Show that the determinant of a matrix \$A\$ is equal to the product of its eigenvalues \$lambda_i\$.

You are watching: Why is determinant the product of eigenvalues

So I"m having a tough time figuring this one out. I know that I have to work with the characteristic polynomial of the matrix \$det(A-lambda I)\$. But, when considering an \$n imes n\$ matrix, I do not know how to work out the proof. Should I just use the determinant formula for any \$n imes n\$ matrix? I"m guessing not, because that is quite complicated. Any insights would be great.  Suppose that \$lambda_1, ldots, lambda_n\$ are the eigenvalues of \$A\$. Then the \$lambda\$s are also the roots of the characteristic polynomial, i.e.

\$\$eginarrayrcl det (A-lambda I)=p(lambda)&=&(-1)^n (lambda - lambda_1 )(lambda - lambda_2)cdots (lambda - lambda_n) \ &=&(-1) (lambda - lambda_1 )(-1)(lambda - lambda_2)cdots (-1)(lambda - lambda_n) \ &=&(lambda_1 - lambda )(lambda_2 - lambda)cdots (lambda_n - lambda)endarray\$\$

The first equality follows from the factorization of a polynomial given its roots; the leading (highest degree) coefficient \$(-1)^n\$ can be obtained by expanding the determinant along the diagonal.

Now, by setting \$lambda\$ to zero (simply because it is a variable) we get on the left side \$det(A)\$, and on the right side \$lambda_1 lambda_2cdotslambda_n\$, that is, we indeed obtain the desired result

\$\$ det(A) = lambda_1 lambda_2cdotslambda_n\$\$

So the determinant of the matrix is equal to the product of its eigenvalues.

Share
Cite
Folshort
edited Sep 13 "20 at 10:23 Gaurang Tandon
answered Sep 28 "13 at 7:42 onimonionimoni
\$endgroup\$
11
14
\$egingroup\$
I am a beginning Linear Algebra learner and this is just my humble opinion.

One idea presented above is that

Suppose that \$lambda_1,ldots lambda_2\$ are eigenvalues of \$A\$.

Then the \$lambda\$s are also the roots of the characteristic polynomial, i.e.

\$\$det(A−lambda I)=(lambda_1-lambda)(lambda_2−lambda)cdots(lambda_n−lambda)\$\$.

Now, by setting \$lambda\$ to zero (simply because it is a variable) we get on the left side \$det(A)\$, and on the right side \$lambda_1lambda_2ldots lambda_n\$, that is, we indeed obtain the desired result

\$\$det(A)=lambda_1lambda_2ldots lambda_n\$\$.

I dont think that this works generally but only for the case when \$det(A) = 0\$.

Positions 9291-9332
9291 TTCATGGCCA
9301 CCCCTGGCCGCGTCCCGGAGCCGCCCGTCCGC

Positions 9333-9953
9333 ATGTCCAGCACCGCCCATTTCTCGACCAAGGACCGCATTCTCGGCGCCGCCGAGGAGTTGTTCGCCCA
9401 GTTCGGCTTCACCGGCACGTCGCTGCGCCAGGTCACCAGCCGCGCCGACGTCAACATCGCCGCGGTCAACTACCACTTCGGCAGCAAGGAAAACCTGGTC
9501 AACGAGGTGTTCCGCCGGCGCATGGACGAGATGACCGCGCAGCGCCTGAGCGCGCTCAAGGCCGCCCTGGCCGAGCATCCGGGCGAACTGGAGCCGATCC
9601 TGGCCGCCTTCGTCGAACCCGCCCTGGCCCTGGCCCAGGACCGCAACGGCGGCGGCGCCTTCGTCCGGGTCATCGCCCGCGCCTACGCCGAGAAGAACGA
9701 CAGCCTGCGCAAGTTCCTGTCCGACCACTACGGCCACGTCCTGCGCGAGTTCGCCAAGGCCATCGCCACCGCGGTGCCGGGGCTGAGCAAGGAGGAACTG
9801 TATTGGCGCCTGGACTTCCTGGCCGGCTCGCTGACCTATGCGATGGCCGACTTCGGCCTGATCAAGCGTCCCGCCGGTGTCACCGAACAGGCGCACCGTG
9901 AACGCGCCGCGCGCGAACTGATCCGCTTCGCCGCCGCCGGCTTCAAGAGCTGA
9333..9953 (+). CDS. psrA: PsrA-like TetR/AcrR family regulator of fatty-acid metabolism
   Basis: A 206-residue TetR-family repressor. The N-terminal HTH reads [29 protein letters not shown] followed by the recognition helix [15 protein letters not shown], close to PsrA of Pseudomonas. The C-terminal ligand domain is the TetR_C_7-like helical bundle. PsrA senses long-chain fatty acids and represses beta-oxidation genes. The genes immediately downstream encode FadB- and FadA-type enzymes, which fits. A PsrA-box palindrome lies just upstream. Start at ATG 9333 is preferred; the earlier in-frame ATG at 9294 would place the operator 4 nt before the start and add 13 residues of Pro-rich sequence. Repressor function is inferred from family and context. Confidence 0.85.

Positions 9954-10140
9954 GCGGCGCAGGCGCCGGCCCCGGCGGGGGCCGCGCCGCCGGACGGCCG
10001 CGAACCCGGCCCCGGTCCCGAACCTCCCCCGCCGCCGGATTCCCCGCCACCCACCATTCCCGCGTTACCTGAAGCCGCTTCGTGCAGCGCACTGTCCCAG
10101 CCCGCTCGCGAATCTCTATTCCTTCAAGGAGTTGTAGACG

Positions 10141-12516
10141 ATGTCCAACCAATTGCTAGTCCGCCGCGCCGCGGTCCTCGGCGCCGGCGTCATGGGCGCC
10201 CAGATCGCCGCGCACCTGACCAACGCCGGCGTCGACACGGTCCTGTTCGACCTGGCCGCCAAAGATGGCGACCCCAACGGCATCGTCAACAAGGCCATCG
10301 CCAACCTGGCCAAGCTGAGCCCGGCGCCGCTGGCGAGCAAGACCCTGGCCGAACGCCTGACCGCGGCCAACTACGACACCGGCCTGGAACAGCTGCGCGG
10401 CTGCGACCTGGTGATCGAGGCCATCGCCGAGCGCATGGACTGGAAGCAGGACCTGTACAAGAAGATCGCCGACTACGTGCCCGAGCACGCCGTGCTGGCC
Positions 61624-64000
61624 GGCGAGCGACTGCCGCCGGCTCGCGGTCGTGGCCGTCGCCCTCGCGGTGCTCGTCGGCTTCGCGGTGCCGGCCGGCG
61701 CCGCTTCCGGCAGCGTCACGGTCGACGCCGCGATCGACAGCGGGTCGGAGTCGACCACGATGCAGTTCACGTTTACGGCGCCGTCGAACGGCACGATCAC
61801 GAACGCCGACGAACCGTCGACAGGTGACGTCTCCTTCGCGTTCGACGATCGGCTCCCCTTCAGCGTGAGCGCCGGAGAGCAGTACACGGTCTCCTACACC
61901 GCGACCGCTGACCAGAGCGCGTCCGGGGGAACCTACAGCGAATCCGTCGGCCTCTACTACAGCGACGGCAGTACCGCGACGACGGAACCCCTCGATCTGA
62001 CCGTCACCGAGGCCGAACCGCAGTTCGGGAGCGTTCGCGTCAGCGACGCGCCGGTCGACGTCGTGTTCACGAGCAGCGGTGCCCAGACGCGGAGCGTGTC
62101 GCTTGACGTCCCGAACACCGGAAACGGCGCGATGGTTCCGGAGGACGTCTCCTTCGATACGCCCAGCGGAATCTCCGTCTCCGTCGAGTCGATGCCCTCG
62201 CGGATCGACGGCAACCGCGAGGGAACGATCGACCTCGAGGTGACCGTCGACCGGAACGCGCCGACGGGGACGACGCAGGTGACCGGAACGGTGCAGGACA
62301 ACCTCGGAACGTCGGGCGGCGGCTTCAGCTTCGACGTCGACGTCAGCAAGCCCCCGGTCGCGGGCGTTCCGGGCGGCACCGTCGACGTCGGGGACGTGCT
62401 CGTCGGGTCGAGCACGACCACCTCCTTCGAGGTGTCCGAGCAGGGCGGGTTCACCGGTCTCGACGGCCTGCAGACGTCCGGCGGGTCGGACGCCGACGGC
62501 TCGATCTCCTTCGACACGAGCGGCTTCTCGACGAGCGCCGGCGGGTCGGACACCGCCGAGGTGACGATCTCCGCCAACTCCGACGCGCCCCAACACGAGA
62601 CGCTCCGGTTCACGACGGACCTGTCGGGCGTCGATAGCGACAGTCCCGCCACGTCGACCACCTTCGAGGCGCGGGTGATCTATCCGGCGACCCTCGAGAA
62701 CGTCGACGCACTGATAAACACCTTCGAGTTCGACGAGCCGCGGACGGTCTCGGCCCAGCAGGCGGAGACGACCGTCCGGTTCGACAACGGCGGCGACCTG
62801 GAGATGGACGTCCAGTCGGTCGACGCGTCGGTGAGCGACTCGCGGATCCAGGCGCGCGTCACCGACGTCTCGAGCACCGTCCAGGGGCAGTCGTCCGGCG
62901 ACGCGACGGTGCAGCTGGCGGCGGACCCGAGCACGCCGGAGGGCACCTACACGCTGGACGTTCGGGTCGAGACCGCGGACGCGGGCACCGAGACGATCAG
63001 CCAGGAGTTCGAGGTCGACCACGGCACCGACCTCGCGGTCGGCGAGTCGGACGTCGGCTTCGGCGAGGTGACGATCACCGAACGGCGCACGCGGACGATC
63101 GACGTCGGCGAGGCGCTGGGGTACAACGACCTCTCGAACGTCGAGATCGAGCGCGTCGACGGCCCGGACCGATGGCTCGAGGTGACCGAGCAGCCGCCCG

Because, when we write down the characteristic equation, we use the relation \$det(A - lambda I) = 0\$ Following the same logic, the only case where \$det(A - lambda I) = det(A) = 0\$ is that \$lambda = 0\$. The relationship \$det(A - lambda I) = 0\$ must be obeyed even for the special case \$lambda = 0\$, which implies, \$det(A) = 0\$

UPDATED POST

Here i propose a way to prove the theorem for a 2 by 2 case. Let \$A\$ be a 2 by 2 matrix.

\$\$ A = eginpmatrix a_11 & a_12\ a_21 & a_22\endpmatrix\$\$

The idea is to use a certain property of determinants,

\$\$ eginvmatrix a_11 + b_11 & a_12 \ a_21 + b_21 & a_22\endvmatrix = eginvmatrix a_11 & a_12\ a_21 & a_22\endvmatrix + eginvmatrix b_11 & a_12\b_21 & a_22\endvmatrix\$\$

Let \$ lambda_1\$ and \$lambda_2\$ be the 2 eigenvalues of the matrix \$A\$. (The eigenvalues can be distinct, or repeated, real or complex it doesn"t matter.)

The two eigenvalues \$lambda_1\$ and \$lambda_2\$ must satisfy the following condition :

\$\$det (A -Ilambda) = 0 \$\$Where \$lambda\$ is the eigenvalue of \$A\$.

See more: Is There A Tak And The Power Of Juju Games For Sale, Video Game / Tak And The Power Of Juju

Therefore, \$\$eginvmatrix a_11 - lambda & a_12 \ a_21 & a_22 - lambda\endvmatrix = 0 \$\$

Therefore, using the property of determinants provided above, I will try to decompose the determinant into parts.

\$\$eginvmatrix a_11 - lambda & a_12 \ a_21 & a_22 - lambda\endvmatrix = eginvmatrix a_11 & a_12 \ a_21 & a_22 - lambda\endvmatrix - eginvmatrix lambda & 0 \ a_21 & a_22 - lambda\endvmatrix= eginvmatrix a_11 & a_12 \ a_21 & a_22\endvmatrix - eginvmatrix a_11 & a_12 \ 0 & lambda \endvmatrix-eginvmatrix lambda & 0 \ a_21 & a_22 - lambda\endvmatrix\$\$

The final determinant can be further reduced.

\$\$eginvmatrix lambda & 0 \ a_21 & a_22 - lambda\endvmatrix = eginvmatrix lambda & 0 \ a_21 & a_22 \endvmatrix - eginvmatrix lambda & 0\ 0 & lambda\endvmatrix\$\$

Substituting the final determinant, we will have

\$\$eginvmatrix a_11 - lambda & a_12 \ a_21 & a_22 - lambda\endvmatrix = eginvmatrix a_11 & a_12 \ a_21 & a_22\endvmatrix - eginvmatrix a_11 & a_12 \ 0 & lambda \endvmatrix - eginvmatrix lambda & 0 \ a_21 & a_22 \endvmatrix + eginvmatrix lambda & 0\ 0 & lambda\endvmatrix = 0 \$\$

In a polynomial\$\$ a_nlambda^n + a_n-1lambda^n-1 ........a_1lambda + a_0lambda^0 = 0\$\$We have the product of root being the coefficient of the term with the 0th power, \$a_0\$.

From the decomposed determinant, the only term which doesn"t involve \$lambda\$ would be the first term

\$\$eginvmatrix a_11 & a_12 \ a_21 & a_22 \endvmatrix = det (A)\$\$

Therefore, the product of roots aka product of eigenvalues of \$A\$ is equivalent to the determinant of \$A\$.

I am having difficulties to generalize this idea of proof to the \$n\$ by \$\$ case though, as it is complex and time consuming for me.